"I hope this is not just another commission . . . ," James Bruton, who once directed the supermaximum Oak Park Heights prison in Stillwater, Minn., told the group. "This country is in sad shape when it comes to prisons."
Pearl Beale's son was stabbed to death in the D.C. jail in December 2002. She told the commission through her tears that prisoners "might be out of sight, but they're not out of our concern." She said later that she does not understand how the killer stabbed her son nine times without the guards seeing.
"I would like to see some improvement. There's a need," Beale said. "What is it going to take to bring attention to what needs to be done?"
Yet what needs doing is itself a point of considerable debate.
Corrections officers and prison officials point to low salaries, high turnover and often miserable morale. In Louisiana, starting pay is $18,000 and family health insurance costs a worker $3,600 off the top. Turnover is 30 percent a year.
Vocational and educational programs in state prisons have fallen victim to budget cuts and complaints about coddling prisoners. When Gary Harkins started work for the Oregon Department of Corrections in 1980, an inmate could learn a vocation or study all the way to a PhD. These days, he said, the 2,000-inmate Oregon State Penitentiary has no teachers on staff, no graduate-equivalent degree program.
Mental health experts said prisons and jails are woefully short of trained professionals able to diagnose and treat the large number of inmates who have psychiatric problems. The longtime trend toward closing mental hospitals and returning the patients to communities unable to support them means more are ending up behind bars.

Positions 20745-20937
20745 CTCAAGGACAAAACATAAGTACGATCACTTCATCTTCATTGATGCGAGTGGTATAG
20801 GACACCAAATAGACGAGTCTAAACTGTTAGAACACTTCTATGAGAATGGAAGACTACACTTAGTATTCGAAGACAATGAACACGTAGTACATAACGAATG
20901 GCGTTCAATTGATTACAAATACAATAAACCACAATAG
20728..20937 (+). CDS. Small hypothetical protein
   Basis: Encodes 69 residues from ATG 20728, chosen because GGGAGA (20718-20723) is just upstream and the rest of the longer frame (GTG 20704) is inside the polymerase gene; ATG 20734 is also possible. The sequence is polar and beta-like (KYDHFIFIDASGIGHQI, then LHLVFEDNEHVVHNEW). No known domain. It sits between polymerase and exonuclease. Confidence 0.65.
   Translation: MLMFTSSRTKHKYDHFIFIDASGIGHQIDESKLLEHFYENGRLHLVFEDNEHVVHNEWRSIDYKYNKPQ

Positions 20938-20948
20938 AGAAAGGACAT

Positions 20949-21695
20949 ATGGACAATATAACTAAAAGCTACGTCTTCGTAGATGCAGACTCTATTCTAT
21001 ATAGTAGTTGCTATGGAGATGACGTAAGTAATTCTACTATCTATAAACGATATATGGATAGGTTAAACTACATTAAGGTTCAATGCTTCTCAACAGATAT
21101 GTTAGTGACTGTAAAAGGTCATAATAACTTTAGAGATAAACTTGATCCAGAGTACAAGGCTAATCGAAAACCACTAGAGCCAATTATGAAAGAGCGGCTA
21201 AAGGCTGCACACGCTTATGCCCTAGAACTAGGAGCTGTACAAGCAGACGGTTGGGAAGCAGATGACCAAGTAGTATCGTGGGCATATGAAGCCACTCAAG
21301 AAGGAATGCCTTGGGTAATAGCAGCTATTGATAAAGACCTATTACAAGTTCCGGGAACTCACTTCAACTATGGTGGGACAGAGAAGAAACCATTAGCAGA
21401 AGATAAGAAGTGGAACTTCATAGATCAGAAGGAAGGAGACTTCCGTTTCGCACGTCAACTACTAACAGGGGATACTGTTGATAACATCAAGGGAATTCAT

Unable to handle mentally ill prisoners, who can be unpredictable and violent, some prisons resort to confining such inmates to disciplinary segregation or isolation cells for periods that can stretch into years.
Solitary confinement, where inmates are typically confined for 23 hours a day with virtually no contact with others, is "psychologically toxic," said Massachusetts psychiatrist Stuart Grassian, who has studied the results. He said some prisoners find themselves "literally mentally rotting."
"With the huge influx of the mentally ill into our institutions, and staff not properly trained to work with these individuals, the stated purpose of our institutions is being challenged," Harkins told the commission. "Are we a correctional institution or are we a mental health treatment facility? I am not sure those two areas are truly compatible with each other."
Thomas Farrow murdered a New Jersey grocer and had his sentence commuted 16 years later for good works while incarcerated. He said he was diagnosed as bipolar and later spent eight more years behind bars for violating parole.
There was "no meaningful treatment" for himself or many other inmates, said Farrow, who concluded that time behind bars leaves mentally ill prisoners "in no shape to fight for the help they need on the outside."
"Prison," he said, "is a hostile environment that uses your illness against you."
Daud Tulam spent 24 years in prison for armed robbery, his second felony conviction. Eighteen of those years were in the isolation section of the Management Control Unit, where inmates live in single cells measuring about 9 by 13 feet. He kept his head by regimenting his day but felt poorly prepared to leave prison behind a year ago.
"My motto is, 'If you're not building, you're BS-ing,' " Tulam said in an interview. "It is a struggle for you in society. If you don't have nothing to anchor your sanity to, it definitely gets at you."